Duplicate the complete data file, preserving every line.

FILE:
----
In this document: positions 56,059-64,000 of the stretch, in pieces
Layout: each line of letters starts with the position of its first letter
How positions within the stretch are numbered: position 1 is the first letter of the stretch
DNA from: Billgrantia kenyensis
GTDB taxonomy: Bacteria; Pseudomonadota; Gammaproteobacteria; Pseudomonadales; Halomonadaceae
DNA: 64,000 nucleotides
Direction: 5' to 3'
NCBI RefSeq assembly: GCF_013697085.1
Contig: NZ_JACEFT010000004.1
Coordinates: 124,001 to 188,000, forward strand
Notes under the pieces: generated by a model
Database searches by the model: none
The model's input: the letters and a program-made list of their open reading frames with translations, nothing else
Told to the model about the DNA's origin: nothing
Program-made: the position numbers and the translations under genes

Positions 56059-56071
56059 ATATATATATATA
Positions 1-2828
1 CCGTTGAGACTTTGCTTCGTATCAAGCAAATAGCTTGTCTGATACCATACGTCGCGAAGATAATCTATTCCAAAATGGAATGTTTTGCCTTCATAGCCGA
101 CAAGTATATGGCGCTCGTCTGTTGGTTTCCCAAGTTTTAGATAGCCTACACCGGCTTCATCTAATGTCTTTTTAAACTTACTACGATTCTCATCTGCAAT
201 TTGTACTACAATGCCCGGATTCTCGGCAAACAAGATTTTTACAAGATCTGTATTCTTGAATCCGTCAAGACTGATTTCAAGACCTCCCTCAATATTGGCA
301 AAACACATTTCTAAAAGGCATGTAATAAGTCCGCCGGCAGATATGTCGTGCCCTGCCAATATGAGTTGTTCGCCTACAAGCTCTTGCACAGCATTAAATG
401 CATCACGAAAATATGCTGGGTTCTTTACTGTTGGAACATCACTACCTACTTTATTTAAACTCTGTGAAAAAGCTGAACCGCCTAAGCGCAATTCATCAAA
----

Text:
In this document: positions 56,059-64,000 of the stretch, in pieces
Layout: each line of letters starts with the position of its first letter
How positions within the stretch are numbered: position 1 is the first letter of the stretch
DNA from: Billgrantia kenyensis
GTDB taxonomy: Bacteria; Pseudomonadota; Gammaproteobacteria; Pseudomonadales; Halomonadaceae
DNA: 64,000 nucleotides
Direction: 5' to 3'
NCBI RefSeq assembly: GCF_013697085.1
Contig: NZ_JACEFT010000004.1
Coordinates: 124,001 to 188,000, forward strand
Notes under the pieces: generated by a model
Database searches by the model: none
The model's input: the letters and a program-made list of their open reading frames with translations, nothing else
Told to the model about the DNA's origin: nothing
Program-made: the position numbers and the translations under genes

Positions 56059-56071
56059 ATATATATATATA
Positions 1-2828
1 CCGTTGAGACTTTGCTTCGTATCAAGCAAATAGCTTGTCTGATACCATACGTCGCGAAGATAATCTATTCCAAAATGGAATGTTTTGCCTTCATAGCCGA
101 CAAGTATATGGCGCTCGTCTGTTGGTTTCCCAAGTTTTAGATAGCCTACACCGGCTTCATCTAATGTCTTTTTAAACTTACTACGATTCTCATCTGCAAT
201 TTGTACTACAATGCCCGGATTCTCGGCAAACAAGATTTTTACAAGATCTGTATTCTTGAATCCGTCAAGACTGATTTCAAGACCTCCCTCAATATTGGCA
301 AAACACATTTCTAAAAGGCATGTAATAAGTCCGCCGGCAGATATGTCGTGCCCTGCCAATATGAGTTGTTCGCCTACAAGCTCTTGCACAGCATTAAATG
401 CATCACGAAAATATGCTGGGTTCTTTACTGTTGGAACATCACTACCTACTTTATTTAAACTCTGTGAAAAAGCTGAACCGCCTAAGCGCAATTCATCAAA